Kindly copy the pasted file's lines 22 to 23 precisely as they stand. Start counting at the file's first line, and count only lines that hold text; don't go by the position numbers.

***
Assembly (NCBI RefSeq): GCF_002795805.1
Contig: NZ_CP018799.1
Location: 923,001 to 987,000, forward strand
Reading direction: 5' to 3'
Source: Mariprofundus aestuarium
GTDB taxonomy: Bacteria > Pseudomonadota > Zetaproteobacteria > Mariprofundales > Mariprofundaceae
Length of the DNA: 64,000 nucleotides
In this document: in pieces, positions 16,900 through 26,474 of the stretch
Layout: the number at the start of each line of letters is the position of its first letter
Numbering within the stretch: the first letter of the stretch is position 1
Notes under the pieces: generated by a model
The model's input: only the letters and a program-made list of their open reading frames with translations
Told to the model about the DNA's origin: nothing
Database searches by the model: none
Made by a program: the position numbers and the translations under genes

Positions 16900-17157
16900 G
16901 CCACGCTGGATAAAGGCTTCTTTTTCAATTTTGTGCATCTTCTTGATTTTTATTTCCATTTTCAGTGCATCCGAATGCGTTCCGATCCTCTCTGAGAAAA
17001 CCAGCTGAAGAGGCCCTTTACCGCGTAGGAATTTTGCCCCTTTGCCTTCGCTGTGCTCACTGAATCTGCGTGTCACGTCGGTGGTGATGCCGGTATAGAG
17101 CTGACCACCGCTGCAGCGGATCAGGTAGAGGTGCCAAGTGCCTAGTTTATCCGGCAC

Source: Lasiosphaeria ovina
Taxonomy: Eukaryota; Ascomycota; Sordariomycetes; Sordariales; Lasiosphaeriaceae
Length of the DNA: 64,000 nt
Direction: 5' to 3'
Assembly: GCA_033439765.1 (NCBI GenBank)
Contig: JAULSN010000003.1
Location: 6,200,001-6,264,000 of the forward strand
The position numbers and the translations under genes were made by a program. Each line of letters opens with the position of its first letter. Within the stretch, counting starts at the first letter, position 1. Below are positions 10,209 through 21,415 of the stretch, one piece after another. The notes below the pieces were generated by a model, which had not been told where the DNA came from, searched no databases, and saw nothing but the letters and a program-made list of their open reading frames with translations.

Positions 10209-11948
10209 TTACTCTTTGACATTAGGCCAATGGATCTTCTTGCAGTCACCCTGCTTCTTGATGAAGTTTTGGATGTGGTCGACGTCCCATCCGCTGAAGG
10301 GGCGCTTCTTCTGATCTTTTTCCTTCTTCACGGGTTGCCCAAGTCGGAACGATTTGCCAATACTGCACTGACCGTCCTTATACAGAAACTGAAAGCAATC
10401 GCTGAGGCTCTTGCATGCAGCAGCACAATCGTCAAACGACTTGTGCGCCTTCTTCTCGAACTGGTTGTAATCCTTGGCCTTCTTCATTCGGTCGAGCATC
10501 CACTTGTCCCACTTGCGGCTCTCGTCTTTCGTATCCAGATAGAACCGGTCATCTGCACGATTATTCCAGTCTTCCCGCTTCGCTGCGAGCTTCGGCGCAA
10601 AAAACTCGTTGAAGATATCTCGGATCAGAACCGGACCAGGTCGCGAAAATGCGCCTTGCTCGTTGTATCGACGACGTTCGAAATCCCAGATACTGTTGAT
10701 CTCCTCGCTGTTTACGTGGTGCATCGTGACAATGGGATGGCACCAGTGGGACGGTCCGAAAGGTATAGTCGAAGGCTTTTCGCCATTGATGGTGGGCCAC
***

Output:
Taxonomy: Eukaryota; Ascomycota; Sordariomycetes; Sordariales; Lasiosphaeriaceae
Length of the DNA: 64,000 nt